As far as Morrison you list goes, Doom Patrol is the only one that’s crying out to be done…I could see a book about Morrison “ephemera” (Seaguy, Vimanarama, Flex, basically anything small and moderately self-contained — call ’em “short stories” if you like) but DP is wild and woolly and all over the map and yet about a particular thing pretty solidly from start to finish…as opposed to 7S, which is about many things. So, I’d vote for that. Well, for either of those, but mostly DP: I’d actually like to see an “ephemera” survey as a way of examining Morrison’s career in a more citational than deep-drilling way, because I think there’s probably some good things to be gotten out of that, but in my opinion DP is special because of all the sheer verve it’s got, and its thematic unity, and so…yeah.

    I actually am not sure about the Doctor Who book as you describe it here — would perhaps prefer to read a book about just a few episodes? “Everything I Ever Needed To Know About Dr. Who I Learned From These Five Episodes”, I think people would indeed buy a Dr. Who book (not unlike how they’d buy a Beatles book) but there are already episode guides aplenty out there — so I’d be more specially attracted by something that puts your personal spin on things more front-and-centre.

    A more widely-ranging book on the music of the Monkees, however, is something I think would a) be really interesting, and b) sell pretty decently. There isn’t much scholarship about the Monkees out there, for how popular they are. Since you’re doing Beach Boys anyway and have already done the Beatles Mono Masters, I can’t think of a single good reason for you not to do a Monkees book.

    A book on Cerebus is probably needed.

    And I want to know what the Hammer book is, because I think I have a pretty good idea of what you would sound like writing a book like that and it intrigues the hell out of me…

    …But I have no idea what you’d sound like on a big high-concept space-opera, so I still want to know about that most of all.

    So there’s my two cents.

    Or maybe it was more like a nickel?

    • Andrew Hickey says:

      The Space Opera is based on the TV show pitch you asked me to come up with. Sort of. With elements of my DC Universe reboot idea.

      The Morrison ephemera thing sounds like a good idea too, actually.

      And that’s a *really* good idea for a Doctor Who book, actually. I may just do that…

  6. I really want to read more of How We Know What We Know. Of the ones on the list, Doctor Who would be my favourite, especially a whole book about Hartnell.

    I’d advise against a book about self-publishing because no matter how helpful it is, it’ll just look like a scam. How do you get rich from self-publishing? Sell a book which claims to answer that question to gullible people who want to get rich quick! If you want people to benefit from your experience just give it away free on your blog.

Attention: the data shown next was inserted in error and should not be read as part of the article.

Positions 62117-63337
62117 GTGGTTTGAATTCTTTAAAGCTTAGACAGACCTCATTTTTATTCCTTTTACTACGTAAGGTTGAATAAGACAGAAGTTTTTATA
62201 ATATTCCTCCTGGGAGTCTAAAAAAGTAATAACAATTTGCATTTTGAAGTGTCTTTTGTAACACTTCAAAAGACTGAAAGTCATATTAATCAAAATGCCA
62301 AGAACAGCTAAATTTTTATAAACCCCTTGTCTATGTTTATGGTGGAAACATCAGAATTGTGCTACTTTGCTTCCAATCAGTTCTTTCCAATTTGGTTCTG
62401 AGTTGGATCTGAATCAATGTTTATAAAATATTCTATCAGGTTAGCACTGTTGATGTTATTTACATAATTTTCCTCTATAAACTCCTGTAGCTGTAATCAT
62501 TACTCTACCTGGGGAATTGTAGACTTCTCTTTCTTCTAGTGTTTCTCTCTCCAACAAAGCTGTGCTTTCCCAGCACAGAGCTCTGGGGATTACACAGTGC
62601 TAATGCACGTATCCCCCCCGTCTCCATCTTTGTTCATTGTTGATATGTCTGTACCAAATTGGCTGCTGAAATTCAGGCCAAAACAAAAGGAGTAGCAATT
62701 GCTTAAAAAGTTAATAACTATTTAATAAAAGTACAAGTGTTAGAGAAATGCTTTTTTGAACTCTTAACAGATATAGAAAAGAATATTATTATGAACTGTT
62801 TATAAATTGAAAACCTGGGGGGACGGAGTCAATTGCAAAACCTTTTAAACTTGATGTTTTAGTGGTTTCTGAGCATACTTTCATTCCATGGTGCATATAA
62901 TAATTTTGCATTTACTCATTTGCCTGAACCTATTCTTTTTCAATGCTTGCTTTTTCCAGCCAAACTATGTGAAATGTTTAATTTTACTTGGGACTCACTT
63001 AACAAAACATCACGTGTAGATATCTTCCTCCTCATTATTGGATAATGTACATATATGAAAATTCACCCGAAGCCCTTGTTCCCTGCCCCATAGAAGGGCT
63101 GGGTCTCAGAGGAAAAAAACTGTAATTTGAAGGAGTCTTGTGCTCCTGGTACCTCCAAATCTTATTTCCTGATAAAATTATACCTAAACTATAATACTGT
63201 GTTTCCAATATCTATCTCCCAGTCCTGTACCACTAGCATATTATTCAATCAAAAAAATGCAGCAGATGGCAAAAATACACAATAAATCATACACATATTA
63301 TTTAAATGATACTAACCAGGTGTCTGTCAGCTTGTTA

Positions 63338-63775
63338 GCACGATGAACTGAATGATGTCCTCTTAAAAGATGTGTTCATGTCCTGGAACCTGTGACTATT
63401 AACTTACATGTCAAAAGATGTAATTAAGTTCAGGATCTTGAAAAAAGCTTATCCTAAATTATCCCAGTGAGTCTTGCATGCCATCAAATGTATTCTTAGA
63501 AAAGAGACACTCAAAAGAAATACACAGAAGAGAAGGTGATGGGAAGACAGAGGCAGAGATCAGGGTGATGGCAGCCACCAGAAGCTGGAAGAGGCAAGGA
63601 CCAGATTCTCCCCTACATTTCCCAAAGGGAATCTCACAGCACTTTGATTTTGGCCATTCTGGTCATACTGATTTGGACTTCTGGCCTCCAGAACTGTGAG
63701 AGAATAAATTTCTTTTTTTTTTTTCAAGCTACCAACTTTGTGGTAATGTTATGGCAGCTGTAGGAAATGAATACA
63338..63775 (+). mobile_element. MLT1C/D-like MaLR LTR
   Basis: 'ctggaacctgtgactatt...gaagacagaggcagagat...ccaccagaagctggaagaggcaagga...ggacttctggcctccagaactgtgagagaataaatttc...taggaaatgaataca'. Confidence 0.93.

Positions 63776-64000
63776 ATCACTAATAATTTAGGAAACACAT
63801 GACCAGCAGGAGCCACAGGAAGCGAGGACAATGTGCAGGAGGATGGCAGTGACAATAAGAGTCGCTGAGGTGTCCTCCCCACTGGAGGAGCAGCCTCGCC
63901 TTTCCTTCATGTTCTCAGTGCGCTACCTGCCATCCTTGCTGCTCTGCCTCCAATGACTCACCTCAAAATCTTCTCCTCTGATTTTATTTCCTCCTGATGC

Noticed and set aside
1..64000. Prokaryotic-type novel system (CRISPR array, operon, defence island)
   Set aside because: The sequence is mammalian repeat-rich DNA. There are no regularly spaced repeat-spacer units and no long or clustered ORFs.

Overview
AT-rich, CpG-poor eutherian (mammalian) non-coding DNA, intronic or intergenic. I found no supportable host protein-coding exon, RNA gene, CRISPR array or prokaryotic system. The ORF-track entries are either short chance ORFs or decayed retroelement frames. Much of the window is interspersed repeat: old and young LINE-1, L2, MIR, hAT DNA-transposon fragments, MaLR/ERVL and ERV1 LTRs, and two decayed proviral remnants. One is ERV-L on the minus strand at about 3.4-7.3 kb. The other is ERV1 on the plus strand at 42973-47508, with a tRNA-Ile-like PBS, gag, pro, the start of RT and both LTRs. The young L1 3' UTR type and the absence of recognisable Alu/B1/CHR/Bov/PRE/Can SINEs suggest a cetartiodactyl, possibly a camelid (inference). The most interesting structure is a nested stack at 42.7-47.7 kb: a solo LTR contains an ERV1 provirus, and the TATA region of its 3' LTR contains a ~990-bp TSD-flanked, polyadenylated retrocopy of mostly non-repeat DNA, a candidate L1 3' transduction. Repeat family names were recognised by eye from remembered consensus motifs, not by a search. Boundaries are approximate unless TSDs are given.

• Andrew Hickey says:

      You’re right about the self-publishing thing. One reason I ask these kind of questions is that I’m not at all aware of how things look to other people, and you’re right – even though I do, of course, give away more than 90% of every book for free on my blog (I do a quite light rewrite for the book versions incorporating beta-reader comments, and usually add an introduction, a few extra footnotes, that sort of thing, but it’s basically the same stuff you get for free) it would look like I was trying to rip people off.

      As for How We Know What We Know, that’s dead, I’m afraid – I got a draft through of my uncle’s latest book (on why evidence-based medicine isn’t) about a month ago, and so much of his material on Solomonoff induction, Kolmogrov complexity, decision theory and Bayes’ theorem is almost word-for-word what I’d have written that I can’t now write that book – at worst it’d look like I’d plagiarised a family member, and at best we’d both be competing and stealing sales from each other, because there’s about a forty percent overlap in content, and we have very similar writing styles. I will, however, be announcing when his book comes out, because I think it’s an important book.

  7. Al Ewing says:

    I’m interested in Who, Morrison and Ceberus, and out of the three I’ll vote for Cerebus – it’s something that as far as I know nobody else is doing at the moment. (That said, there’s a huge article on it in the new Comics Journal, apparently.)

  8. David says:

    I vote for the Lennon, McCartney, Harrison solo albums.